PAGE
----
In the heart of downtown Montpelier, Vermont Department of Human Resources staff investigate whenever there's a suspicion of wrongdoing by one of Vermont's 8,000 employees.
"Most state employees are terrific, but we have a lot of employees, and some aren't. And so we investigate many things. Time sheet fraud is one thing we investigate because if it is fraud, it's stealing," said Steve Collier, General Counsel.
Prosecutors revealed one of the state's largest such thefts when they charged now-former state trooper Jim Deeghan in July 2012. By padding his time sheet and fabricating traffic ticket, he bilked taxpayers out of more than $200,000 over six years.
"What Deeghan did, in my experience, is unprecedented in this state. There's nothing that comes close to approaching the level of fraud," Collier said.
A new digital payroll system allows managers more time sheet oversight. The Deeghan case led lawmakers to pass a bill allowing the state to recover funds by confiscating pensions of convicted employees.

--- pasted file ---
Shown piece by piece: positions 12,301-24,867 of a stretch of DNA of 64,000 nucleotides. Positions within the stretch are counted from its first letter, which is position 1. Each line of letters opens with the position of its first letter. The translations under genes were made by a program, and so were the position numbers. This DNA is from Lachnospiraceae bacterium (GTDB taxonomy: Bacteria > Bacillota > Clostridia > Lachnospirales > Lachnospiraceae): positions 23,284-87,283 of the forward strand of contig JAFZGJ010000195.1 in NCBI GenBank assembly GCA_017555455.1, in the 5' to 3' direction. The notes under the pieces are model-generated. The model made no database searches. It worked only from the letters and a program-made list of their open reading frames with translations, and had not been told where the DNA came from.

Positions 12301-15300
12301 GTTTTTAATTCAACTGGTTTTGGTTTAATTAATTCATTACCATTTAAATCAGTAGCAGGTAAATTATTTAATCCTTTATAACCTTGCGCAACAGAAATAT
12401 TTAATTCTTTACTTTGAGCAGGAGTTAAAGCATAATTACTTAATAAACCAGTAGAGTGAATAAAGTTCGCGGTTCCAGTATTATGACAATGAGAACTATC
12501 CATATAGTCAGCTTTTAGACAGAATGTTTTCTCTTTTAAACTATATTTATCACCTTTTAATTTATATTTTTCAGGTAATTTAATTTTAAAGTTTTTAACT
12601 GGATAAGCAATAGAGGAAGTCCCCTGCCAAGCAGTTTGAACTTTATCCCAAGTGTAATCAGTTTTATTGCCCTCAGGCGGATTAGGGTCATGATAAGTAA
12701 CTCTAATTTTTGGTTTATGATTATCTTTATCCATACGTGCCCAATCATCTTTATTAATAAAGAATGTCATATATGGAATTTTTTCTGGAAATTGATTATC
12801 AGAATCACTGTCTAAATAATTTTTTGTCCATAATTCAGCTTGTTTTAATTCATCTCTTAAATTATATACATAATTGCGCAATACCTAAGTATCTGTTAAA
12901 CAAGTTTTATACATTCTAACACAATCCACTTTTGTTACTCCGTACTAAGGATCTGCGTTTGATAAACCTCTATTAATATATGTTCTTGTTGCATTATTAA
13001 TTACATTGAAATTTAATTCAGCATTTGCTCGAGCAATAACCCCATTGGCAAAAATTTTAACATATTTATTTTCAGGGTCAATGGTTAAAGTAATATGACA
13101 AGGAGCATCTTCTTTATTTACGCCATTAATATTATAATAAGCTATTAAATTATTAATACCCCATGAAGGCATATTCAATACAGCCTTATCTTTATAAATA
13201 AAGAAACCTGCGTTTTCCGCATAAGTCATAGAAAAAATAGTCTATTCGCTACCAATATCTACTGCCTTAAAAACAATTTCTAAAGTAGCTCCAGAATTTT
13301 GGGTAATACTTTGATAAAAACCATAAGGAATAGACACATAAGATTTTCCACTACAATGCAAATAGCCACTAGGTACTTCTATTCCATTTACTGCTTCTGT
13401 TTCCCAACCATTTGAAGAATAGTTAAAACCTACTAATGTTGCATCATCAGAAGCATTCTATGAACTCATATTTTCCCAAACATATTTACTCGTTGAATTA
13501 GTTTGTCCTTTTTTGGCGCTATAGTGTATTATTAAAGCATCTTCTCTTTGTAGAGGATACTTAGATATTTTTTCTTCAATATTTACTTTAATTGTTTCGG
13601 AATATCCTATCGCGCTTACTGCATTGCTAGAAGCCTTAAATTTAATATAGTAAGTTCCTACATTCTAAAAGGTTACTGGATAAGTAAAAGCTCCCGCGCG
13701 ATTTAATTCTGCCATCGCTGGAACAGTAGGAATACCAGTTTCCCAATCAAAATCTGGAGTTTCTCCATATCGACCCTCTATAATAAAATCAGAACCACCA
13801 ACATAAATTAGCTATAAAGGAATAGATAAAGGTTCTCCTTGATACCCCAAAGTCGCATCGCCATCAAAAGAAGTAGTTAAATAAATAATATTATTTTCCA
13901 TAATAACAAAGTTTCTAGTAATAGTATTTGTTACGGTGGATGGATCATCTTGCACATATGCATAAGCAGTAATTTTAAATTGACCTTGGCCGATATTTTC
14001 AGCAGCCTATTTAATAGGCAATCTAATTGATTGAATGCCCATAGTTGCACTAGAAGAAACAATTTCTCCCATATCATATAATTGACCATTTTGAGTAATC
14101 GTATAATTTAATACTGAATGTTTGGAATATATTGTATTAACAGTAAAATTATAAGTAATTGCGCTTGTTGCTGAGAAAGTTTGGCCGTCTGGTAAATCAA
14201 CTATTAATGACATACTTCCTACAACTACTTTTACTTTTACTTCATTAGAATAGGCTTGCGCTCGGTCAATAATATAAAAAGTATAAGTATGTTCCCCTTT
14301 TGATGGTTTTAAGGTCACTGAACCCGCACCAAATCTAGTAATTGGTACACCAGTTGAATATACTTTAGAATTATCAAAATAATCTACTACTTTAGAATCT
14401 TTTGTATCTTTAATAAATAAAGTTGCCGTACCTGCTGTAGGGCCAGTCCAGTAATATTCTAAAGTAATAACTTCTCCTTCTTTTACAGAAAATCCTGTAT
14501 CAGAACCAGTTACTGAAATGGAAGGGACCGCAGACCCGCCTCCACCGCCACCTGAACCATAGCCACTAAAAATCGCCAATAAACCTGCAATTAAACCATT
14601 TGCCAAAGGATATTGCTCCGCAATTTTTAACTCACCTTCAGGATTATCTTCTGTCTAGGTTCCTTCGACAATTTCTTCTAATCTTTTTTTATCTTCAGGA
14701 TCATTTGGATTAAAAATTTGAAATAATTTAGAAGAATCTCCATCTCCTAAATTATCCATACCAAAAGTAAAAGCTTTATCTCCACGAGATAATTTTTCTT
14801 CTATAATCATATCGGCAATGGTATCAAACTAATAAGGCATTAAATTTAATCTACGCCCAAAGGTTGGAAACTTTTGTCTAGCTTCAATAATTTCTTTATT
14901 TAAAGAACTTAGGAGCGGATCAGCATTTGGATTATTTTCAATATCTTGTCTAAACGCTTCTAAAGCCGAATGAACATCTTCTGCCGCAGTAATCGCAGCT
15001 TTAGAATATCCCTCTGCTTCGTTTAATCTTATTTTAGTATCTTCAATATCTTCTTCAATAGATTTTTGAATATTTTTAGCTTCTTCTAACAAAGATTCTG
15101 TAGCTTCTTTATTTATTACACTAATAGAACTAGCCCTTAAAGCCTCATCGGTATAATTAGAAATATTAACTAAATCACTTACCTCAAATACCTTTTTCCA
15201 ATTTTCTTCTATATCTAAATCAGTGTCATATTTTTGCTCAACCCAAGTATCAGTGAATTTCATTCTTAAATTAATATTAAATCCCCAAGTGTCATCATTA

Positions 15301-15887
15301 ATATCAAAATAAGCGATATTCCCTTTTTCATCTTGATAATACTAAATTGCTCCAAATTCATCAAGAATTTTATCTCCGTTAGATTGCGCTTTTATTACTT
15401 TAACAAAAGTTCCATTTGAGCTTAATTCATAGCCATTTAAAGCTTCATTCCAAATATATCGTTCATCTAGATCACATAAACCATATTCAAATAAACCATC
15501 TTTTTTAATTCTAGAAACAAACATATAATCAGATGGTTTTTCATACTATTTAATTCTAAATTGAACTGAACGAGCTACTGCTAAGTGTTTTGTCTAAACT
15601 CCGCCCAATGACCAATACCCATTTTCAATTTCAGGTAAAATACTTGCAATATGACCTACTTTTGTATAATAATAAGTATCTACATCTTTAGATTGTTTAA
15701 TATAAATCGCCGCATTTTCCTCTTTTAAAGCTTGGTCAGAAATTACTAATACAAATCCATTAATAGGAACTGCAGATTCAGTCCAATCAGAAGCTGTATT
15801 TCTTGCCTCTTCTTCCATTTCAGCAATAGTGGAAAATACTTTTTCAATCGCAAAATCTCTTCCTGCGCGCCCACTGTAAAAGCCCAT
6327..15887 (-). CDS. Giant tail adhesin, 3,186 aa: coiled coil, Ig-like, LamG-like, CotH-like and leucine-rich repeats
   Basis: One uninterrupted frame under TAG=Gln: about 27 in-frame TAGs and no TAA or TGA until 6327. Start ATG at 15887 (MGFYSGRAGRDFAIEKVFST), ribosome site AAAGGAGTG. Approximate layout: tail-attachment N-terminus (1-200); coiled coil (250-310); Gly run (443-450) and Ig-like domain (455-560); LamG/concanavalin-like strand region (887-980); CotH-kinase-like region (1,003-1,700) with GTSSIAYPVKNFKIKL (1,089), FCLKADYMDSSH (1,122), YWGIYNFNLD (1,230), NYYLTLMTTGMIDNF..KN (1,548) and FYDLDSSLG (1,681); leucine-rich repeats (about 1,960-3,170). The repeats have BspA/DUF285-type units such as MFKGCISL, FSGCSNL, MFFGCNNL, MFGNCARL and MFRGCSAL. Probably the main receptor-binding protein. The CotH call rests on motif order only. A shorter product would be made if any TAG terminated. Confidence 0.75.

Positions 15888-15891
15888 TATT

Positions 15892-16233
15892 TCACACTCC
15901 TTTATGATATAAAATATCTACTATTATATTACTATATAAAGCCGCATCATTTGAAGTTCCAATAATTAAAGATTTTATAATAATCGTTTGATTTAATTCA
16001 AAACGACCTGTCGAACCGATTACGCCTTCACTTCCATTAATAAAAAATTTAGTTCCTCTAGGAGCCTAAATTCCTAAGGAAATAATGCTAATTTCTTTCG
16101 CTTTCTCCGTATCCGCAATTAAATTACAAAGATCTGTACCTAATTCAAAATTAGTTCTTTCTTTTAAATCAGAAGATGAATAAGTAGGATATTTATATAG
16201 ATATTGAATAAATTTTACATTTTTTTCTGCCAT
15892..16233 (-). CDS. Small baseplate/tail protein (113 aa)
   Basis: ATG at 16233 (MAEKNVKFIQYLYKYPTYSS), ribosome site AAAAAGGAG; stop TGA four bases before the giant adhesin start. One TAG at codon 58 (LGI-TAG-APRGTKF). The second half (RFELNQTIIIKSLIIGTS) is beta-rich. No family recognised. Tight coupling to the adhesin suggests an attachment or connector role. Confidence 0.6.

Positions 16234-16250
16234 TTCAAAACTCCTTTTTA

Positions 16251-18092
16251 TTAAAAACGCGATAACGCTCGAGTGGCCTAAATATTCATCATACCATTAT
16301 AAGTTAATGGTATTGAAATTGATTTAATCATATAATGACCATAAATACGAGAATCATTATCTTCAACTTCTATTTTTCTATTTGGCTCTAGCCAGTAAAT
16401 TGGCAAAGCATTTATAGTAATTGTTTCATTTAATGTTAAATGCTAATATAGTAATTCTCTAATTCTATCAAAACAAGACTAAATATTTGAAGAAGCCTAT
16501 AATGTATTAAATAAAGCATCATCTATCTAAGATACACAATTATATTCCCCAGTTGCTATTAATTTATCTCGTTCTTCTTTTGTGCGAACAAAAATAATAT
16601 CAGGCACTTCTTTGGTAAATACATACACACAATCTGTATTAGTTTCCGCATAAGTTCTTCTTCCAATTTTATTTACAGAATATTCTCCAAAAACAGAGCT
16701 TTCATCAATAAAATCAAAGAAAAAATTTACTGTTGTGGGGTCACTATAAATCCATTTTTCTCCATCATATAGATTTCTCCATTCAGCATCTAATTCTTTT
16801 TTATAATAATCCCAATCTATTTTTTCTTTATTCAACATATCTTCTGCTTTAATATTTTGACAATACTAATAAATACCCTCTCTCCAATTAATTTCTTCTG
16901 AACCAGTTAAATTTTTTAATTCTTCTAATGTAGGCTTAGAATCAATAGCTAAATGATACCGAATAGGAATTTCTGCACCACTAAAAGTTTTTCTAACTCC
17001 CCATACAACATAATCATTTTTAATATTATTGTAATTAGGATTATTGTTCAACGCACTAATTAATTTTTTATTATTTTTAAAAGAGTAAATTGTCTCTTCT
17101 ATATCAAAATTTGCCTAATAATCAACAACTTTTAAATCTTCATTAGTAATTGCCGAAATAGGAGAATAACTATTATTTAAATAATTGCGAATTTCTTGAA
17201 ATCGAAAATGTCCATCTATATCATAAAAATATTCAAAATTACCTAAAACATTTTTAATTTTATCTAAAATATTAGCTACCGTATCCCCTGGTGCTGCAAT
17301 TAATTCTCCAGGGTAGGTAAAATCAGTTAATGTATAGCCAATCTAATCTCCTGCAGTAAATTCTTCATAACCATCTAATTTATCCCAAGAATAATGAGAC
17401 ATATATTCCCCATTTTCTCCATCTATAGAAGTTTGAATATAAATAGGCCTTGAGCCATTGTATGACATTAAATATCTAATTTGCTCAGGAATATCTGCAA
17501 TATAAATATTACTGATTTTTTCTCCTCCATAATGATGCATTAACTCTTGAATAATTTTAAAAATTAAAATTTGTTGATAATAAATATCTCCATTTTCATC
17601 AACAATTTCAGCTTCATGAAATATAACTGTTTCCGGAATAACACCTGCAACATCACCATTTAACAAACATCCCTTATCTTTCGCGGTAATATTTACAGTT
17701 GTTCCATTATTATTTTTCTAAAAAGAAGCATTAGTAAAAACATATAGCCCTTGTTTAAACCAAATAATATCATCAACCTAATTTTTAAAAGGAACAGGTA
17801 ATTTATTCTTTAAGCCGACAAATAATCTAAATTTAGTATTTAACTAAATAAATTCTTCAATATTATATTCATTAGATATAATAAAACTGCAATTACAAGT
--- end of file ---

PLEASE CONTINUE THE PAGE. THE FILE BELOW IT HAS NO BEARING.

Administration investigators have opened 21 cases since charging Deeghan.
"That's a lot more than I would like to see, but I'm also encouraged people are aware and reporting it and of these 21 cases, I'm sure many of them will be nothing," Collier said.
Miscommunication and human error lead to most complaints. Four cases have been referred to police who will conduct independent investigations, but those possible crooks are relatively small-time monetarily.
"Any kind of fraud, any level of fraud at all is completely intolerable and unacceptable," Collier said. "Sounds like thousands might be the higher end? I don't know if there's one that's that much."
But spokespeople say it's the conduct and intent-- not dollars-- that are most important in their investigations. Early detection prevents the possibility of thefts like Deeghan's.
We reached out to the Vermont State Employees Association regarding this story and were told they don't comment on ongoing investigations.
It's unclear if the number of cases is high or not, because the office which looks into allegations is only about 3 years old.
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